“There’s no way you’re going to get a quote from us to use on your book cover”
-Metropolitan Police spokesperson, referring to “Wall and Peace” by Banksy


All my life, there have been people I’ve been looking up to for inspiration and guidance.  These types of people can be very rich, talented, intelligent, attractive, motivating, honest, fast, defensive, unique, loud, collected, respected, prepared for anything and most of all, willing to do whatever it takes to remain successful.  There’s always been a moment when I’ve said aloud, “I want to be just like…” and “if ____ can do it, so can I”.  Of all the people I’ve idolized, I know for sure that some people have written their own books, which sell based entirely on their image.

Examples of people I idolize and look up to include (in no particular order):

  • Pharrell Williams
  • Chad Hugo
  • Boris Vallejo
  • Bill Gates
  • Steve Jobs
  • Paul Reiche
  • Fred Ford
  • Alex Ness
  • Chris Nelson
  • Denis Dyack
  • Jay Z
  • Eminem
  • Daft Punk
  • Al Lowe
  • Frank Miller
  • Robert Rodriguez
  • James Cameron
  • Wes Anderson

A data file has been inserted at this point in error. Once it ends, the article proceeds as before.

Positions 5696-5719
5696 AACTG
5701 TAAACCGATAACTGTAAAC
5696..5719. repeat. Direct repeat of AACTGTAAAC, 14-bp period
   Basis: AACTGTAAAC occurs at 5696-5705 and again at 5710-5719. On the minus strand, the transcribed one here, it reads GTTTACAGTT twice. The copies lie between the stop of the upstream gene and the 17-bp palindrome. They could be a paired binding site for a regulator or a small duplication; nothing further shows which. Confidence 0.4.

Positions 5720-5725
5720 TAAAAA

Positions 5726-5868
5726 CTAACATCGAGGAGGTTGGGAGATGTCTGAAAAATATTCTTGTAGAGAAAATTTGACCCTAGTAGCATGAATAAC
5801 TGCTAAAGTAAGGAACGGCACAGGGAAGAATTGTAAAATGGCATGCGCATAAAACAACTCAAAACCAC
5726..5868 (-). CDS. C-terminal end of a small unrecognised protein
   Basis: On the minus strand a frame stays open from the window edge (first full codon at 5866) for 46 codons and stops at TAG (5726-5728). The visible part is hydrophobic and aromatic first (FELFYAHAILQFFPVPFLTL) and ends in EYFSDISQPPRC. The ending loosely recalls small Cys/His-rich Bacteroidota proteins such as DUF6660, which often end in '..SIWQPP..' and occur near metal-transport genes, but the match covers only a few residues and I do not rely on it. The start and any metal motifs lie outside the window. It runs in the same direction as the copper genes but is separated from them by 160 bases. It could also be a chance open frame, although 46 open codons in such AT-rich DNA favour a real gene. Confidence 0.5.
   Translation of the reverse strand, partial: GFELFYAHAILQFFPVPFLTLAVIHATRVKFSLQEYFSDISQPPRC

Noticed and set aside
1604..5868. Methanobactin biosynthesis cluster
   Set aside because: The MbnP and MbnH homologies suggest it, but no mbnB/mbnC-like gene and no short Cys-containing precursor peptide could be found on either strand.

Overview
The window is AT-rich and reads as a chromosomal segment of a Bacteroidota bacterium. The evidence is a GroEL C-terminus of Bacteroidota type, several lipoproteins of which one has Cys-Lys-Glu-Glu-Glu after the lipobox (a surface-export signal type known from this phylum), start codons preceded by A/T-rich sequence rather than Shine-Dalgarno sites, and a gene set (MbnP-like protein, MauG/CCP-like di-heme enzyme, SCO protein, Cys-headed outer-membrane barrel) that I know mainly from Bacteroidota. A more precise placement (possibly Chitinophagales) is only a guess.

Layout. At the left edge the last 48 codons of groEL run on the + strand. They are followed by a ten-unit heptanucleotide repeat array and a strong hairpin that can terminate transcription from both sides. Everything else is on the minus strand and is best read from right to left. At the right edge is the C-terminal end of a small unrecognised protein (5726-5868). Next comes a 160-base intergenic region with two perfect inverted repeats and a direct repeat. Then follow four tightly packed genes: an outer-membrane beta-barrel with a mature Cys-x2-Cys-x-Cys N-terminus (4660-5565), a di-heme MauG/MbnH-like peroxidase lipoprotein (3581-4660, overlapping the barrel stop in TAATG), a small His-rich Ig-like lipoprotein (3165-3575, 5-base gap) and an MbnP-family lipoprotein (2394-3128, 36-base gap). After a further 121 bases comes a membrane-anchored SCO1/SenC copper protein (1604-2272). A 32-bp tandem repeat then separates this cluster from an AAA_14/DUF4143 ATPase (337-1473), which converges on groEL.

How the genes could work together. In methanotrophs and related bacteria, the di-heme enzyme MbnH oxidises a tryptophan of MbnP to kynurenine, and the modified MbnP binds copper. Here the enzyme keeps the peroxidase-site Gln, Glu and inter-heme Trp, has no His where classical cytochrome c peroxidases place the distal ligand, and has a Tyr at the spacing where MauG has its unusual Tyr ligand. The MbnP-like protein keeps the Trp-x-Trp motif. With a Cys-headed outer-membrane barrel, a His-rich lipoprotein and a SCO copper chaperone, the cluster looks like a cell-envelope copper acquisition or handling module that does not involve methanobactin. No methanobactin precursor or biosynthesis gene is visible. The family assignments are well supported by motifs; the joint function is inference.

• Ryan Gosling
  • Chris Remo
  • Gene Roddenberry
  • George Lucas
  • Todd McFarlane

One thing about this list is most are celebrities, the rest are either filmmakers, CEOs or video game developers.  I am well aware I will never achieve the same success as those people.  The reason why these types of people inspire me, because I feel like the people mentioned above are free to do what they want, create something new, raw and not watered down.  They’re always doing what they feel is valuable and never stepping down simply because some manager disagrees with it.

I’ve seen hundreds of advertisements about getting rich legally, finding my dream job, finding true love, simple exercises to get the perfect body and discovering true happiness.  These are all things that happen under very difficult-to-replicate circumstances; finding ultimate success and true happiness is not something that can be done by following a specific path.  There are books about recipes, car maintenance and learning how to use computer software; these are things that guide the user towards very specific goals.

My First Self-Help Audiobook

I listened to a one-hour audiobook by a motivational speaker who talked about getting promotions and weight loss.  Overall, he seemed to mention random, indirect advice:

  • Whiten your teeth.  People with whiter teeth are more respected.
  • Avoid sugar.
  • Avoid carbonated beverages.
  • Avoid deep-fried and fatty foods.
  • Avoid red meat.
  • Exercise.
  • Start work earlier.
  • Work longer hours.
  • Take shorter lunch breaks and do more work.  There are no laws that prevent this.
  • Don’t listen to music while walking outside.
  • Always call clients and follow up with them.  Form relationships.  Ask if you can do more.